By Elizabeth Pekin
In a new business, the preparation is key. Our business was launched over my kitchen table on a shoestring budget. When we left our prior company my business partners and I did not have any idea what the future would hold. We jumped off a cliff without a landing spot.
However, I believe that our positive attitudes and belief in ourselves and our new business made success an absolute. My learning experience can hopefully help the next startup launch their idea or new business. Here is what I know…
Failure is not an option.
There was never a moment when we said, “If the business is launched…” We always used the term “When.”
When you are raising money for a new business, any doubt will result in a lack of confidence. This insecurity will show up when you are networking, meeting people who can help and mentor you, or pitching your business idea to potential investors. Believe and you will succeed!
What’s the worst that can happen?
My partners and I used this phrase about everything. We would brainstorm ideas and then always say, “What is the worst that can happen?” Worst-case scenario, we call this investor and he or she hangs up on us–and then we just pick the phone up and try again. Worst-case scenario we move our families across the country to launch our business (which we did) and it is a disaster–and then we move back. On and on…this is how we made each and every decision throughout the process.
When you fall down pick yourself back up.
There will be failures. We had meetings that didn’t go well, ideas that we could not implement due to cost restrictions, and everyday challenges that resulted in disappointments. However, we never wallowed in failure. We always searched for the “glass half full” next step.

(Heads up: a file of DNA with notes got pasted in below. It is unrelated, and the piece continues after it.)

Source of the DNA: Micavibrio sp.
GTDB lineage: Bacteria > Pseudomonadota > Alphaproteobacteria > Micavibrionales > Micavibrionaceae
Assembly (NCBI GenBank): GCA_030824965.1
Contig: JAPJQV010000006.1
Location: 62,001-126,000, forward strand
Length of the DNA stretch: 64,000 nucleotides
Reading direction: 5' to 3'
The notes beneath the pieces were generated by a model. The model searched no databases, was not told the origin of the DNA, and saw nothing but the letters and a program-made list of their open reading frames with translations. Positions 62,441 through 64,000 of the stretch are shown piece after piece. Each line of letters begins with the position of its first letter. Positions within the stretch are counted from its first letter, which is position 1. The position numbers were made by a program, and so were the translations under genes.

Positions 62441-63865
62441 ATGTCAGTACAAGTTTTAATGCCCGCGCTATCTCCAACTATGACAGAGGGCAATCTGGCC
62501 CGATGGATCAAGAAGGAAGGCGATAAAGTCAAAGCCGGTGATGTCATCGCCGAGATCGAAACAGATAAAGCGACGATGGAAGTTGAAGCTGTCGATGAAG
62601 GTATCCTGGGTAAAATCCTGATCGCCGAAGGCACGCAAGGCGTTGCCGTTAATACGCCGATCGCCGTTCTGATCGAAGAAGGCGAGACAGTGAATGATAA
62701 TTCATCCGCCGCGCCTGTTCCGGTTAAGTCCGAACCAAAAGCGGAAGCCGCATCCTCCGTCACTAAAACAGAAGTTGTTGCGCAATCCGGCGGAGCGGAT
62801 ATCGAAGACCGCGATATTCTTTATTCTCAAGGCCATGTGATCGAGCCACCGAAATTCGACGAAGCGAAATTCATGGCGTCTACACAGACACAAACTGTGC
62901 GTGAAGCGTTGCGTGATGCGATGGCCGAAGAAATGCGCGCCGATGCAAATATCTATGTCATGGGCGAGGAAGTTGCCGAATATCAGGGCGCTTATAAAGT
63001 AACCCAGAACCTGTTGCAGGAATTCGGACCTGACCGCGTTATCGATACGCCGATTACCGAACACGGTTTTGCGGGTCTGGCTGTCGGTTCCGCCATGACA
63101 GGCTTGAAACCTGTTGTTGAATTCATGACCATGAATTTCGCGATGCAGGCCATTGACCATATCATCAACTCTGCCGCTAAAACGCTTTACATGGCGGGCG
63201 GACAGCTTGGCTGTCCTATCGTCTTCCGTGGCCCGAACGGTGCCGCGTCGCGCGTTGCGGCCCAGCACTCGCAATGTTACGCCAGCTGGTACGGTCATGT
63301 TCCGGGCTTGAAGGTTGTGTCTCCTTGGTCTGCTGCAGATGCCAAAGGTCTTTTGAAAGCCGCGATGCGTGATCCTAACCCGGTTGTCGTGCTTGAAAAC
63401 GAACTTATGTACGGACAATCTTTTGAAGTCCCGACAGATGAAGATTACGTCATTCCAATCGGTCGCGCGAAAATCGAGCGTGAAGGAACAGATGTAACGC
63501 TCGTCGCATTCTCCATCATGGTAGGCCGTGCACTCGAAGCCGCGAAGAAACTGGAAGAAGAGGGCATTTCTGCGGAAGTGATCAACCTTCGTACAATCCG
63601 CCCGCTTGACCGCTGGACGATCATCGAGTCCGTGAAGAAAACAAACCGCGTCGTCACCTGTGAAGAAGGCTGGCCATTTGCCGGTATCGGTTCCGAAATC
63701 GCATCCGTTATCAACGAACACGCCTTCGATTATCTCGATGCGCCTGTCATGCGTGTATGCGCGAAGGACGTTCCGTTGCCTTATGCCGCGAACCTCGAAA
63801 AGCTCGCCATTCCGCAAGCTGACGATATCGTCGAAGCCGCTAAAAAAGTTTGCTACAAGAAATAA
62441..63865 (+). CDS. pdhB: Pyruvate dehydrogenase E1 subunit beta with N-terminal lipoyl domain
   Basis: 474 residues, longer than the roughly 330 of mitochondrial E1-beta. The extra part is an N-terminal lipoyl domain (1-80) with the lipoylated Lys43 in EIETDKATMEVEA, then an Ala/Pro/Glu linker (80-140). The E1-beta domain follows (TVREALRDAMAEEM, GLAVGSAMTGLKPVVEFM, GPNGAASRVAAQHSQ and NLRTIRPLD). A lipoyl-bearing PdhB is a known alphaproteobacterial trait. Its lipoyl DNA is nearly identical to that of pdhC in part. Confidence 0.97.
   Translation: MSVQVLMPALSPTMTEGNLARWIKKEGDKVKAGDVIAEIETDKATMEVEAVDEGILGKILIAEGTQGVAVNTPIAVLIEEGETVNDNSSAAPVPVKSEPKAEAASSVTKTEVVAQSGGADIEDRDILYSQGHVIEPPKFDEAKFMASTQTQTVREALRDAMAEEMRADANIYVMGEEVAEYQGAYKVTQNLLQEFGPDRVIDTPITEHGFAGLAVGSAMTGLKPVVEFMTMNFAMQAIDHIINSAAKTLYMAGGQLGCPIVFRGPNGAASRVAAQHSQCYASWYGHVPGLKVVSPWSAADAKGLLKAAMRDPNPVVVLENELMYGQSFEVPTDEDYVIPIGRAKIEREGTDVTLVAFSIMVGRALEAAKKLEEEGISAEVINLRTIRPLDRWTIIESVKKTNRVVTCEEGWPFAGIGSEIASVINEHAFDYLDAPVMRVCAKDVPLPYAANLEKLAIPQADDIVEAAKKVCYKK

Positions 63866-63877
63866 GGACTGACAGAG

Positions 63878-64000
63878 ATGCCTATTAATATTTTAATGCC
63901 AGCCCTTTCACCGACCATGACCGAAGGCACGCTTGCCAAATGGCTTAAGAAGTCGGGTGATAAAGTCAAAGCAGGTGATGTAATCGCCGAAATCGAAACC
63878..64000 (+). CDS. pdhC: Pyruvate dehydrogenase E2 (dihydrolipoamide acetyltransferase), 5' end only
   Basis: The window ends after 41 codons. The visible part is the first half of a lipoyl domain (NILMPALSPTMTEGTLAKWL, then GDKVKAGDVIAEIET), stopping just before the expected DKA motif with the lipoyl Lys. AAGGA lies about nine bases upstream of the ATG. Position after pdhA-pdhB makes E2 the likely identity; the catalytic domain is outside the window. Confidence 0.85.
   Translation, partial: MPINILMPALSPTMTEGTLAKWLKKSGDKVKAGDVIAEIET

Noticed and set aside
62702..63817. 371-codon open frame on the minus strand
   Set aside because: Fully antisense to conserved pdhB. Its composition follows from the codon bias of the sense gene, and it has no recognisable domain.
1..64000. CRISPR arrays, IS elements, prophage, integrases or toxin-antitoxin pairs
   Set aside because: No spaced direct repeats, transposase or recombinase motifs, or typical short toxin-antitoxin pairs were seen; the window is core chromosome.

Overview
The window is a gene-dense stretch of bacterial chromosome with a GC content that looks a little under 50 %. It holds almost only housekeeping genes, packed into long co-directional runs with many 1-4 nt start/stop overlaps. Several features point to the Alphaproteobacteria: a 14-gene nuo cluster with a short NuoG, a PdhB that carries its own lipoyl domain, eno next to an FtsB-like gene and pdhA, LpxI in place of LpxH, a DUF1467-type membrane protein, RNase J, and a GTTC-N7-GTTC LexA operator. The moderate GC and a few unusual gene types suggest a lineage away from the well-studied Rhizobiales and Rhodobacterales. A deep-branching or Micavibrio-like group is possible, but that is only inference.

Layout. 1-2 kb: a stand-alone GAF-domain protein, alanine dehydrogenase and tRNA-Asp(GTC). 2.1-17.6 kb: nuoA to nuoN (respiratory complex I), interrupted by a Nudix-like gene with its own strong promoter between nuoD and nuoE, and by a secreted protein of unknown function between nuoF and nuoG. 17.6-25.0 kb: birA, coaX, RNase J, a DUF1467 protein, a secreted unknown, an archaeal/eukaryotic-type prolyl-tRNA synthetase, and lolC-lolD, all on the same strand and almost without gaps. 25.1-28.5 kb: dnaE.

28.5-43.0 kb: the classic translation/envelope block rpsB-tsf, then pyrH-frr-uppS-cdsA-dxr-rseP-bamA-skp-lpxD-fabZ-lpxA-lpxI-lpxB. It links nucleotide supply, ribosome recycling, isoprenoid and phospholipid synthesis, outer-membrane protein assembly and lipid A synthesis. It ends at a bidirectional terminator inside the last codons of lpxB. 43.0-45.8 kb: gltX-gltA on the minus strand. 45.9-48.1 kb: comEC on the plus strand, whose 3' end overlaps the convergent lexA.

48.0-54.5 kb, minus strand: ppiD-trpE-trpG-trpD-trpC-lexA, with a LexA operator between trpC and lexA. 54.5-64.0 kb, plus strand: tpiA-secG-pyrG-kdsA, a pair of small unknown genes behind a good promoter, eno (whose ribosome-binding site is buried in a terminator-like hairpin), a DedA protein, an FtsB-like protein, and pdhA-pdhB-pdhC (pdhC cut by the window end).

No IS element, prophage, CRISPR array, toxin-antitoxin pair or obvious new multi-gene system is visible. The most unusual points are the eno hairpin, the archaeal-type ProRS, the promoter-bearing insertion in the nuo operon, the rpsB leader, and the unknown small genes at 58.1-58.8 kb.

The investors we were convinced would be our partners did not end up presenting us with a deal we could accept. So we picked up the phone and called 10 more investment firms and set up meetings which eventually resulted in us raising millions of dollars in capital to launch our business.
There will be highs and lows.
The highs will be high and the lows will be low. Remember, it is important to live in the moment. Looking back for us was never an option. We named our business “Momentum” because life is all about moving forward. When you have a failure, learn from it so it doesn’t happen again. When you have a success celebrate it!
Your personal life will go through a metamorphosis.
Jeff Hyman, an entrepreneur who has a blog called the Startup Therapist, says a big part of balancing everything is being fanatical about your priorities and then scale back. We sweated the small stuff and then let some of the details work themselves out.
Live in the moment. Have fun!
I travel a lot for business. Wherever I go, I meet interesting people and find that incredibly invigorating. Talk to everyone on the road: waitresses, rental car employees, the gas station attendant. You never know where these conversations will lead.
Our holiday office party was in a restaurant. I asked the waitress about herself. She told me she has two jobs. When I asked her what her “day job” was it turned out she worked for one of our clients! This waitress could bring in additional business to our company.
Positive energy is everything.
If you channel positive energy, it will come back to you and will change your life. While traveling for business recently, I was delayed in the St. Louis airport for a connection through Atlanta. I was frustrated as I had been living out of a suitcase for too long and desperately wanted to get home to my family. Instead of letting the negative energy of this seemingly unchangeable circumstance take over, I decided to see if I could change the situation with positive energy.
We had a one-hour mechanical delay that would have caused me to miss my connection. I asked the gate attendant if I could use positive energy and enthusiasm to help load the flight more quickly. He chuckled and pointed to the depressed looking group of weary travelers and said, “Ma’am, go ahead…but good luck. Look at what you are dealing with.”
I grabbed the microphone and smiled and addressed the crowd. I explained to them that if we all worked together to load the plane more quickly we could possibly make our connections. I cheered them on as the passengers gradually began to smile. The next thing I knew I had them lined up with their coats off and boarding passes in hand. They all high-fived me as they quickly boarded–and we got to Atlanta 20 minutes ahead of schedule and I made the flight!
Relax, rewind, reflect.
As we completed year one of our business, we have made a conscious effort to slow down to take a breather. We want to assess where we are, what we’ve done well and what we haven’t, what were the best decisions we made, what were bad decisions, and what needs a little tweaking. With these findings, we are now off to write the plan for year two.